Just a stomach bug - or could it be appendicitis?

Written by: Mr Nebil Behar
Edited by: Bronwen Griffiths

Tummy ache can be a fairly common annoyance, especially in children, but knowing the difference between pain caused by a stomach bug and pain caused by appendicitis can be potentially life-saving. Find out from top surgeon, Mr Nebil Behar, how to recognise appendicitis and what to do if you develop it.

Can anyone get appendicitis?

Appendicitis is generally considered a disease of childhood and early adulthood, but in fact, it can occur at any age and the lifetime risk of having it is 1 in 10. It affects men and women equally but the diagnosis can be harder to make in women who may present with similar symptoms due to gynaecological conditions. People who have had a previous attack of appendicitis treated without surgery (with antibiotics), for a variety of reasons, are at increased risk of having another attack. This can be up to 20% within one year. This group of patients are therefore usually advised to undergo a planned operation to remove their appendix a few months after the first attack.

What are the symptoms of appendicitis? How do I know it isn’t just a stomach bug?

Patients with appendicitis typically complain of a vague pain in the centre of their tummy; around the belly button first, but soon the pain moves to the lower right side of the tummy where the appendix is found. At this point, pain is particularly worse on moving, such as when walking or coughing. The patient often loses appetite, feels thirsty and gets a dry mouth.

Nausea and vomiting can occur and, indeed, even some loose bowel motions can happen as the disease progresses. This must not be mistaken for a tummy bug (gastroenteritis) where profuse diarrhoea often follows significant abdominal cramps.

Fever and sweats are also common, although the temperature is rarely above 38°C in adults. Touching the lower right side of the abdomen can be unbearably painful although this is not always the case if the appendix is hiding behind the bowel. Another confusing symptom can be pain on passing urine which can be mistaken for a urinary infection, but if this is accompanied by other symptoms, as described above, appendicitis should be suspected instead.

When should I see a doctor?

You should see the doctor as early as possible with the above symptoms and if you feel really unwell you should make your way to the accident and emergency department where you will be seen quickly by a surgeon who will make the diagnosis based on your symptoms, signs and investigations. The operation of laparoscopic appendectomy will be recommended and performed soon after that.

Why is it important to get treated quickly?

As with all conditions, appendicitis presents in a spectrum of severity. In addition, it is also time-dependent, in that the longer you ignore the symptoms and avoid seeking help, the worse the disease will get. A mildly inflamed appendix is easy to remove by the surgeon with a short operation and a quick recovery within few days. However, this can quickly turn into a gangrenous appendix with eventual perforation, leakage of its infected contents, and generalised peritonitis. This results in needing a longer operation, a higher likelihood of complications and a prolonged recovery of more than a couple of weeks. This can also be life-threatening if your appendicitis reaches this stage.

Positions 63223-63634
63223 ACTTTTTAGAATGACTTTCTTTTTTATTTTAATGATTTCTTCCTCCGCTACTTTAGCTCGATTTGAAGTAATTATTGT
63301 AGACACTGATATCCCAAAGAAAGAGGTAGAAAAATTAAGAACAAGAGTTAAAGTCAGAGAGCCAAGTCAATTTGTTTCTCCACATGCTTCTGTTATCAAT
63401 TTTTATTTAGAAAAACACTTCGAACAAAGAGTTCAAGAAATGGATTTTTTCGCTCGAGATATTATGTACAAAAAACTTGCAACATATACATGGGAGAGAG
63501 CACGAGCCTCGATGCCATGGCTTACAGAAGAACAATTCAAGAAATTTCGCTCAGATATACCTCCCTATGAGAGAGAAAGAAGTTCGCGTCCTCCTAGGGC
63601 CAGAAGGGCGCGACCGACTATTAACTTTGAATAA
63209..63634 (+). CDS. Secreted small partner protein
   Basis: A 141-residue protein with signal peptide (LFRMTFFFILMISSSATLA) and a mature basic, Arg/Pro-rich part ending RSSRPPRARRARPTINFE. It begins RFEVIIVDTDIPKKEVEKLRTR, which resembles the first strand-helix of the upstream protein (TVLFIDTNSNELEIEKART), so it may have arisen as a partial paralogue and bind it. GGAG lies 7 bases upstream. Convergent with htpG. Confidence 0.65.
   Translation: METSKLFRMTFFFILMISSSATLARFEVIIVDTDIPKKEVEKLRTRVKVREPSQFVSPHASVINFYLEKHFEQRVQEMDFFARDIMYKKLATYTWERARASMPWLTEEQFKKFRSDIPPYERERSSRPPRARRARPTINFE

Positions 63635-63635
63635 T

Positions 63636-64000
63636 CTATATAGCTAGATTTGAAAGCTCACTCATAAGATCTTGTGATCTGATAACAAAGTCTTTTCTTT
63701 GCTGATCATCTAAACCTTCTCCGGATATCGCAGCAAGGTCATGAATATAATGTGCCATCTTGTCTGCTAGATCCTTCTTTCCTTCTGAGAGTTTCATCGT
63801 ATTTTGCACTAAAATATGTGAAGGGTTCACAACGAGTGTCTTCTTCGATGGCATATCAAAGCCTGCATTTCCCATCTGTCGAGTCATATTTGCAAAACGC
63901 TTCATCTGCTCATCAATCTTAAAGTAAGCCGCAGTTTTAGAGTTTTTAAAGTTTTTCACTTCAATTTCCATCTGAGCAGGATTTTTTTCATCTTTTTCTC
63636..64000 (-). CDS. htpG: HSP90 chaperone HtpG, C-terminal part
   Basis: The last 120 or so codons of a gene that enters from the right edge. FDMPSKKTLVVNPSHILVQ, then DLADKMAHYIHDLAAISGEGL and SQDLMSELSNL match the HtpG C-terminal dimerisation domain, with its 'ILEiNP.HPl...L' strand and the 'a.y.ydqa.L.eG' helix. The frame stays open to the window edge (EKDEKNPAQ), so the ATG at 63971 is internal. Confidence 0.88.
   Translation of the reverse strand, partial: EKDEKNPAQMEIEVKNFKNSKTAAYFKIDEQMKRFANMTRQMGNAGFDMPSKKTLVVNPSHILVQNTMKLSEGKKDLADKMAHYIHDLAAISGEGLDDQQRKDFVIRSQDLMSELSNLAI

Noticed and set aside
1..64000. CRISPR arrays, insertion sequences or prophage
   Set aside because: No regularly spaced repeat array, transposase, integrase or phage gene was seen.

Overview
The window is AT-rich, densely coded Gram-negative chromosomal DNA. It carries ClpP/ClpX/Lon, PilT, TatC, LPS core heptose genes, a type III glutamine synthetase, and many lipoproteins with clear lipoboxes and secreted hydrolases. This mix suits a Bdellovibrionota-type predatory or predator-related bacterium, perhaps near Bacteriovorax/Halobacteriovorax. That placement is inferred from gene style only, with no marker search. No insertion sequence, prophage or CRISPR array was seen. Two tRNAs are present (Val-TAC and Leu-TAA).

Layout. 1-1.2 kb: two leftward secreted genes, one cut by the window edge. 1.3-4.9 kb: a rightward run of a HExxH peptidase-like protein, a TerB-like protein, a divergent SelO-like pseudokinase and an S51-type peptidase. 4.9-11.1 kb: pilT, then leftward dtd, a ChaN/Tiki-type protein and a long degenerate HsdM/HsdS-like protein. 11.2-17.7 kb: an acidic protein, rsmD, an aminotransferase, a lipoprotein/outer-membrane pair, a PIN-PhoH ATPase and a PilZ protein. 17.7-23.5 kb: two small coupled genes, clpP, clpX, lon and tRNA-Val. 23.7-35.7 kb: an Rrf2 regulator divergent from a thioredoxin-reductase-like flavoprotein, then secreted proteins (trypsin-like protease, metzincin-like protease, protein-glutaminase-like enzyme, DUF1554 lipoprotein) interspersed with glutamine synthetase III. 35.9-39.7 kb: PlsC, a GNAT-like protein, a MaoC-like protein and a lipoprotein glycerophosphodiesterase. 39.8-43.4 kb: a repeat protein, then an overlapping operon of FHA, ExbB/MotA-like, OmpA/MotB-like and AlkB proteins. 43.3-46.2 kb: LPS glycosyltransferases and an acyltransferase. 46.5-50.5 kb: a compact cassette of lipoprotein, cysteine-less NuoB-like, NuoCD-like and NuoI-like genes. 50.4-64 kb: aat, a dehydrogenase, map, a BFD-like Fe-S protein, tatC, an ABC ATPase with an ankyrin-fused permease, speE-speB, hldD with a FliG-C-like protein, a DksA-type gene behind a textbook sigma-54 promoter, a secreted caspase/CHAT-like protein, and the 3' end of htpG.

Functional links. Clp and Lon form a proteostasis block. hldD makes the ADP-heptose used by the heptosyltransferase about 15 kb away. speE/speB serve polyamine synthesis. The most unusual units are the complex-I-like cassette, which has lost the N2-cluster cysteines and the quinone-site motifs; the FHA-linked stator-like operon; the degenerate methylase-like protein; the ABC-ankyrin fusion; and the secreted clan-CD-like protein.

In other patients, if the disease progresses more slowly, an abscess and a swelling will form inside the tummy necessitating a delay to surgery with antibiotics to enable a safer operation at a later date. This will prolong the time you have to live with the condition and worry about it, unfortunately.


If you start to experience the symptoms described here, and you have not had your appendix removed already, seek medical attention for urgent treatment.

By Mr Nebil Behar

Mr Nebil Behar is a consultant general surgeon with a special interest in laparoscopic and emergency surgery. Practising at Chelsea & Westminster Hospital, Mr Behar specialises in the management of appendicitis, diverticulitis, and all types of hernias, and regularly manages serious complications after general surgery. He is well-regarded by patients for his personable manner through all stages of treatment and recovery.

Mr Behar originally qualified from the University of Leicester then pursued specialist surgical training in London, eventually specialising in lower-GI surgery. After becoming a fellow of the Royal College of Surgeons Mr Behar was appointed Consultant in Laparoscopic and Emergency Surgery at Chelsea & Westminster Hospital, where he is also the lead for infection control in surgery. Mr Behar has developed a particular interest in improving decision-making in emergency surgery, and co-authored a proposal for the establishment of emergency general surgery as a medical specialty. As Honorary Senior Lecturer at Imperial College London, Mr Behar is committed to the teaching of the next generation of emergency surgeons.

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